Tyler Ervin, a fifth-year senior out of San Jose State, weighed in at the combine at 5-foot-10, 192 pounds and showcased his speed with an impressive 4.41 40-yard dash time (he finished as a top performer in several combine categories). In his final collegiate campaign, he was the star of SJSU's offense and collected 1,601 rush yards with 13 touchdowns on the ground and added 45 receptions for 334 yards and two scores through the air. Because of his shiftiness and prowess as a pass catcher, Ervin has drawn early comparisons to return specialist and third-down expert Darren Sproles. But does Ervin have a skill set that will land him a significant enough role on an NFL squad to contribute as a fantasy asset in 2016?
» Speed, speed, speed
» Unreal burst at the line of scrimmage
» Tough for his size, finishes strong
» Excellent vision in open space
» Can contribute as kick returner, receiver and runner
Tyler Ervin is fast. In fact, at 4.41 seconds, he clocked the second-fastest 40-yard dash time among running backs at the 2016 combine. And while speed isn't everything when it comes to evaluating a running back, top-tier speed like Ervin's does not grow on trees ... despite what you may have heard. That alone makes Ervin immediately intriguing as a prospect and lends him an opportunity to make a splash as a returner if he doesn't have a significant role as a high-volume ball carrier out of the gate (see: David Johnson, 2015).
An attribute that naturally comes with being a good kick returner is vision in space. Ervin's extremely dangerous when he has some open field to work with. And SJSU took advantage of Ervin's versatility, splitting him out wide to get him in space on screens and short passing plays. He has also demonstrated elite burst when hitting his gaps, which helps make up for his lack of strength at the line due to his lighter frame. His natural plant-and-explode run style is, as many have noted, fun to watch on tape. He has enough elusiveness to shed arm tackles and although he's not the strongest back, he always finishes his runs with tenacity, especially in crowds. Simply put, Ervin possesses many traits that fantasy owners are looking for when drafting for upside in later rounds.
» Slight frame leads to lack of power between tackles
» Could be limited to change-of-pace role
» Lack of size is an issue when picking up blitzes
Because Ervin doesn't quite fit the mold of what we think of as an every-down back who can punish defenders in a ground-and-pound system, he could be limited to more of a change-of-pace role in a committee backfield. But there are guys who have made a career out of that kind of role and have been extremely valuable in fantasy (the aforementioned Sproles, Danny Woodhead). His slighter frame also presents a problem when pass-blocking and protecting the quarterback from a blitzing linebacker. Some pundits have even said that Ervin may be a better fit on an NFL squad as a slot receiver, which wouldn't necessarily be a bad thing for his overall football value. But for our own selfish fantasy reasons, we'd rather see him remain a running back.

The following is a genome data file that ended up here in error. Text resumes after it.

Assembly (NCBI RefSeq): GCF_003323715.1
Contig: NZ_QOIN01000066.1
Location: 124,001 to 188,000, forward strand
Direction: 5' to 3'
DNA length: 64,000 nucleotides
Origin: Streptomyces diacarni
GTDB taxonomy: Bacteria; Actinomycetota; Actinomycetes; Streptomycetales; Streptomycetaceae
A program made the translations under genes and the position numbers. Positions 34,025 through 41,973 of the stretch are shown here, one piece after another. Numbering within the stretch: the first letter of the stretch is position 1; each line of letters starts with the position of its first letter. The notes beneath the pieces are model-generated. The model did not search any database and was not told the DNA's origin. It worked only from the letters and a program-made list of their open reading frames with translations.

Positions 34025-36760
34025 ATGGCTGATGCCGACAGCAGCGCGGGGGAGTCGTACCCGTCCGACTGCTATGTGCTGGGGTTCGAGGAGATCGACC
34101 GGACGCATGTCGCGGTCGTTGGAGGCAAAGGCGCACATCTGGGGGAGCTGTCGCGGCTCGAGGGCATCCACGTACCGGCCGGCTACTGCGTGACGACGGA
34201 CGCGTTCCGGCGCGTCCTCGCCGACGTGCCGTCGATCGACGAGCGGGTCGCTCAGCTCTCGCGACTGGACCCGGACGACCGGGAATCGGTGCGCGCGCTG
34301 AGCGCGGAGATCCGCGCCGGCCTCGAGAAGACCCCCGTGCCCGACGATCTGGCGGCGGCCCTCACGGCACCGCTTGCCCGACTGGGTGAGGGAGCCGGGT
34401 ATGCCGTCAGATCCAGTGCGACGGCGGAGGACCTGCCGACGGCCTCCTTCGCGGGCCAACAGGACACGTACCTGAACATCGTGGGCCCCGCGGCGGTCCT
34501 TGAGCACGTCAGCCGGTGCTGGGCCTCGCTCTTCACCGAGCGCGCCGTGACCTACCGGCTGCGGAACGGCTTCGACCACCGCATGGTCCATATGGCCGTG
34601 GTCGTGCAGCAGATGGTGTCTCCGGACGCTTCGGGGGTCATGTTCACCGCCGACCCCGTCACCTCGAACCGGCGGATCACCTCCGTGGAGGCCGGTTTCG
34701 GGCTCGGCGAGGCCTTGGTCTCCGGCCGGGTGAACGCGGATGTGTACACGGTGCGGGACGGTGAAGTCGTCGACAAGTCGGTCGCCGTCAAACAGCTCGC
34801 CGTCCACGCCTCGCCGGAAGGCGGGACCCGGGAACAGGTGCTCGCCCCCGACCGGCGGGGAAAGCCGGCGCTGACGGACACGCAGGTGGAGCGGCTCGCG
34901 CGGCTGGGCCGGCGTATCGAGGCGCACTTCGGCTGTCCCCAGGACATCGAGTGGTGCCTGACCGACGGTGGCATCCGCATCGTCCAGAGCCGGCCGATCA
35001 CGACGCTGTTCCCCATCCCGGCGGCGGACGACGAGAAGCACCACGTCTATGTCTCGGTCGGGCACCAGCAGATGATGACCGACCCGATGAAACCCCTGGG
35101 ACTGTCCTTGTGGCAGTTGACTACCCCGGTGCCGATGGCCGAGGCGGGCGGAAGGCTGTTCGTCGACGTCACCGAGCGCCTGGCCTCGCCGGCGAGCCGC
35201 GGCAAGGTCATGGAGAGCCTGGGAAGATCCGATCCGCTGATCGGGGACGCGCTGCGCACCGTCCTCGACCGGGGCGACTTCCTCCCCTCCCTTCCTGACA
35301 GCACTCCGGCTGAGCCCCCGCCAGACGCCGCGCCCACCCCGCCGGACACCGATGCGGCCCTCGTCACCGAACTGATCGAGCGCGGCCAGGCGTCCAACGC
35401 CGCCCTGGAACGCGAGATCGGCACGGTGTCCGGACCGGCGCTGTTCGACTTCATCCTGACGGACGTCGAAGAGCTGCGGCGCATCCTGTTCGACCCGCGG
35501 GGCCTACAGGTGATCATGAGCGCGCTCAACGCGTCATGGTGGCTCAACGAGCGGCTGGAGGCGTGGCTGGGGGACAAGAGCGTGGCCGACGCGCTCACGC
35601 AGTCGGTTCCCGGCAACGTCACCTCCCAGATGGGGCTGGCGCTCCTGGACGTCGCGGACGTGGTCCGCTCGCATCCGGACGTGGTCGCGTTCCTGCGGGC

Ideal fantasy fits
Right now in San Francisco, there isn't a clear leader for the change-of-pace role behind Carlos Hyde (Reggie Bush is 31 and a free agent). And if we know one thing about how Chip Kelly rolls with running backs, it's that he likes to rotate a handful of them in and out. Ervin would be a perfect fit for Kelly's system and presents a potentially dangerous one-two punch option with Hyde. The same goes for Oakland's backfield; behind Latavius Murray, there's no real front-runner for a change-of-pace role. Since the Raiders aren't prioritizing running backs in the draft, Ervin's mid-to-late round projection could work for the team's needs. In Seattle, Thomas Rawls projects as the feature back but is coming off a broken ankle. Ervin could excel as a pass-catching back in Seattle if he's able to find space during Russell Wilson's extended scrambles. As for New England (which is basically a death sentence for a running back's fantasy value) Ervin could fit there in a specialized role that we're used to seeing Bill Belichick utilize on a game-by-game basis.
Early fantasy draft projection
Ervin possesses traits that fantasy owners should be seeking when drafting for upside in later rounds: Top-tier measurables (second among running backs in 40-yard dash, broad jump and vertical leap), extreme versatility and an acute awareness of what kind of work he'll need to put in to solidify a significant role. It's also worth noting that in my evaluation of another running back prospect from a few weeks back, I cited a study that Kevin Cole of Pro Football Focus ran that predicted fantasy success rates among incoming running backs based on their combine results. Interestingly, despite Ervin's lighter build, he ranked fourth on the list, albeit atop an entire tier lower than the top three finishers (Ezekiel Elliott, Derrick Henry, C.J. Prosise). So while Ervin does present late-round upside, don't get carried away here. Late rounds of fantasy drafts can be hit or miss, and thats exactly what Ervin projects as for his rookie season.